5. A critical number of students will choose to take elementary Hebrew (to be measured through surveys of outgoing Intro students and incoming Hebrew students).

          6. Students are able to express and defend positive or negative value-laden claims about the Hebrew Bible that concern its intrinsic worth (not, for example, concerning its utility for other goods, positively [“Knowing the Hebrew Bible is great ammo for arguing with atheists”] or negatively [“The inadequacy of the Hebrew Bible is great for showing the need for the New Testament”]).

          In some ways, this exercise serves as a half-way step to articulating my rubrics on specific assignments. And yes, obviously, even this version would not be really ATS-ready, it’s just a step in the direction of an ATS-ready draft.

          • Subterfuge (@ Bryan) or not, your rewritten objectives do beat your old ones on measurability. “Demonstrate detailed knowledge,” for example, is not only measurable, but active.

          • I wonder what would happen if you actually gave your students the first version of the outcomes. I wonder what effect it would have on incoming intro students who don’t yet speak the language of academia fluently, that is, aren’t yet able to extract the first list from the second. Perhaps its the control freak side of me, but I tend to “get on board” more willingly when I understand where the train is headed.

          • @Amanda,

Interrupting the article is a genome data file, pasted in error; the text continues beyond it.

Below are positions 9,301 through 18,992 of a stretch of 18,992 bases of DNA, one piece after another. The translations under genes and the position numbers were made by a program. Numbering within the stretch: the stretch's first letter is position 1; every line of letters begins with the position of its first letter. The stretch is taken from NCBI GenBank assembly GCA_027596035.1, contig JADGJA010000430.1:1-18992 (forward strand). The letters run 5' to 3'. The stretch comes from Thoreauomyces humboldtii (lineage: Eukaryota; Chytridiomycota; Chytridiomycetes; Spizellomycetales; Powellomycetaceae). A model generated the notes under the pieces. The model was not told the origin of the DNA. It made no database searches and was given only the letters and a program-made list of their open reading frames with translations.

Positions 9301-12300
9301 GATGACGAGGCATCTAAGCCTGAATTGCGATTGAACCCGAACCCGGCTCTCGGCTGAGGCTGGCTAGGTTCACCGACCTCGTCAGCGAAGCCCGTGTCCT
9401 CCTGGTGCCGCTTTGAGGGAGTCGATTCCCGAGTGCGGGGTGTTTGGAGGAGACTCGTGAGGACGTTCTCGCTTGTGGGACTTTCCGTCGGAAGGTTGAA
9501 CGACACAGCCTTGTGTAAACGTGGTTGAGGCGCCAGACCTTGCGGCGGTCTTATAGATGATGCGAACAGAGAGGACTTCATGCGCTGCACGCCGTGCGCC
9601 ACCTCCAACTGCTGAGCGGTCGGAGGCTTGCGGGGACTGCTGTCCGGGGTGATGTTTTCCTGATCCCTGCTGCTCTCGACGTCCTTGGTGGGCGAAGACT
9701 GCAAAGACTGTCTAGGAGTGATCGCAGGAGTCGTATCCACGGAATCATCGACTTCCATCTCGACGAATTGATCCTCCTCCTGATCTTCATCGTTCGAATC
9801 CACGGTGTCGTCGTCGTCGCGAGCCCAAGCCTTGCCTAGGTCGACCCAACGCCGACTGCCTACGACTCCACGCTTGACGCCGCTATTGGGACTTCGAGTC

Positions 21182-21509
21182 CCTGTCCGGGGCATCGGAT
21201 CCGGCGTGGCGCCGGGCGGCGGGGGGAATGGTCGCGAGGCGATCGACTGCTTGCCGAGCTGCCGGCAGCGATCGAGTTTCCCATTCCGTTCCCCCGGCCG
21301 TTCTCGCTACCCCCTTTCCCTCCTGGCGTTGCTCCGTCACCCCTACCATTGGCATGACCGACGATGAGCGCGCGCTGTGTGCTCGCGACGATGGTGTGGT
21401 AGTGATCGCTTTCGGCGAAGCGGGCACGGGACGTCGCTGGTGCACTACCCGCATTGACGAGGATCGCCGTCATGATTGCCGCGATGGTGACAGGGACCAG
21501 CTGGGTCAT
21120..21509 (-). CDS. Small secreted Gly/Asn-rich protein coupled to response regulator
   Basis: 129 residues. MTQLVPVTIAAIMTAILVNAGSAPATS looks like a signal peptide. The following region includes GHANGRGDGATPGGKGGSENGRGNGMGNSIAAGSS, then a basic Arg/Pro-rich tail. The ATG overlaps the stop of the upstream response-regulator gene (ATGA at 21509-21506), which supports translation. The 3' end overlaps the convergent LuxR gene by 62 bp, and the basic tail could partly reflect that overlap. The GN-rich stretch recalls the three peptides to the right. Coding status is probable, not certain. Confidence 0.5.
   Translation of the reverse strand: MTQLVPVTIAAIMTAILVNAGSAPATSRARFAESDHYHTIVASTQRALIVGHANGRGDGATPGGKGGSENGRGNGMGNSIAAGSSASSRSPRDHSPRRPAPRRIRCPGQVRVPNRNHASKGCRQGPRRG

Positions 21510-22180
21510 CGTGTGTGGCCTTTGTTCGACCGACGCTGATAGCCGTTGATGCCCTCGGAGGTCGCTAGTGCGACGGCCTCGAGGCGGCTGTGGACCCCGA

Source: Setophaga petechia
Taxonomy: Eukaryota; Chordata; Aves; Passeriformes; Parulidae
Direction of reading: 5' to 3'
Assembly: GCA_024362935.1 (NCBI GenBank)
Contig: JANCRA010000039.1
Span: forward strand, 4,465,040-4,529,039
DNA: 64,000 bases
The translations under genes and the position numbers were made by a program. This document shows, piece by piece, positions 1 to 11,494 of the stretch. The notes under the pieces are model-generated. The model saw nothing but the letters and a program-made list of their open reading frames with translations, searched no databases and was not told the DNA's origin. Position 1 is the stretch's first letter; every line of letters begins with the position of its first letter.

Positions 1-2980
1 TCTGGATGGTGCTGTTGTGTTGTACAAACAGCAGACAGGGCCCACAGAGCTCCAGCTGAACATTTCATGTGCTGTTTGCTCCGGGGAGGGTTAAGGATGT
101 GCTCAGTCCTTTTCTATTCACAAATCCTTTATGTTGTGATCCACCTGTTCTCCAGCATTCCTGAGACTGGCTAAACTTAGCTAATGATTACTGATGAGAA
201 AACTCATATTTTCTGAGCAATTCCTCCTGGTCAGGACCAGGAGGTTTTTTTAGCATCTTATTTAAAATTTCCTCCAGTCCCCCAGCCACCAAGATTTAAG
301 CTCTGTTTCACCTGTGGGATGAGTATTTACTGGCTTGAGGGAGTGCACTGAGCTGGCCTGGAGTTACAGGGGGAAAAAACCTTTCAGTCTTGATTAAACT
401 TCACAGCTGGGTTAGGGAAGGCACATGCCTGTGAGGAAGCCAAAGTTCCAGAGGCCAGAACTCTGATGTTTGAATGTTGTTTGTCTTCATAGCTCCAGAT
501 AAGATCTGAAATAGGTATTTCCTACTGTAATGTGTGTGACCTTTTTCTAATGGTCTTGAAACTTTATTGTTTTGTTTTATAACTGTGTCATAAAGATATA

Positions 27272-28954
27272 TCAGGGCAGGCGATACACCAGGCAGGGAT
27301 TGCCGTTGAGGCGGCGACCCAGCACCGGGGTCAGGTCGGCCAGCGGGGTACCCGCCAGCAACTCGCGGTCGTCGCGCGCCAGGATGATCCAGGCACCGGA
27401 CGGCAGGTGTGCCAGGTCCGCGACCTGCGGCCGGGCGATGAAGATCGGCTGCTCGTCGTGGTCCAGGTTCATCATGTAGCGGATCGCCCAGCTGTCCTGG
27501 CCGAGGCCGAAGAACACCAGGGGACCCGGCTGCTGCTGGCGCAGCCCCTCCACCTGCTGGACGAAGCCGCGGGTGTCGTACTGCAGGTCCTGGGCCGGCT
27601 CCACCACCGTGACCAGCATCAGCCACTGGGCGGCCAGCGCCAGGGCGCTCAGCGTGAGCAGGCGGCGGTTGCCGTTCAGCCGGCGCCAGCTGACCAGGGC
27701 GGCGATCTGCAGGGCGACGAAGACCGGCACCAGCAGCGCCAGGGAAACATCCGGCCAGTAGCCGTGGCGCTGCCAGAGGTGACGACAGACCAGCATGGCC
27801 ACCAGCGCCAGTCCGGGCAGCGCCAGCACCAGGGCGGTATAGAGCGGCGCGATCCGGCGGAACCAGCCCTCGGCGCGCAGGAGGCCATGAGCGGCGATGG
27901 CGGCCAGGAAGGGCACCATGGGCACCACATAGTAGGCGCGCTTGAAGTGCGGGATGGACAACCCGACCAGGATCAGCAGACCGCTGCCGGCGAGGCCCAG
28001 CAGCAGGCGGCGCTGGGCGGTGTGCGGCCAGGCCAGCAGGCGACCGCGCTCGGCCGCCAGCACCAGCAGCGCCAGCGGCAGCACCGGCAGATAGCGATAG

Definitely. Writing about collaboration generally, here’s what Pallof and Pratt say in Collaborating Online (2005): “Beginning an online course with a discussion of learning objectives and working toward a common goal not only creates the foundation of that learning community, it is also the first step toward collaboration.”

            As you say, I’m inclined to give them some plain-English version in that context. It’s more lively and inviting. I think the more quantifiable version might be usefully kept “on tap” for explaining the link between our learning outcomes and the rubrics given for specific assignments. Taking #1 as an example, the quantifiable version might help a student see the link between the goal of “fearlessness” and the requirement that she track down some journal articles for her paper instead of just using a lot of preaching commentaries.

      2. I was scrolling down to say similar things to what Dave has already said. (We were in that same session together.)

        I must say, looking at your “translations” in the response to Dave, you are a gifted subterfugist.

        • This is @Bryan and @Chris,
          Maybe “subterfuge” (even of the honest variety) isn’t quite right. I do happen to be a big fan of numerals: I like to be able to measure things, calculate them, and act on those measurements. In response to a Facebook comment I had written,

          “That said, I think quantification should, in principle, have exciting potential for accurate action. To paraphrase a favorite sci-fi novelist, ‘If you can measure it, it’s science; if you can’t, it’s just an opinion.’ And in the end, I don’t just want to *think* this stuff is happening, I want to know whether it is or not. Nonetheless, I do believe in starting with the more unguarded, ‘know what’d be cool?’ mode of expression.”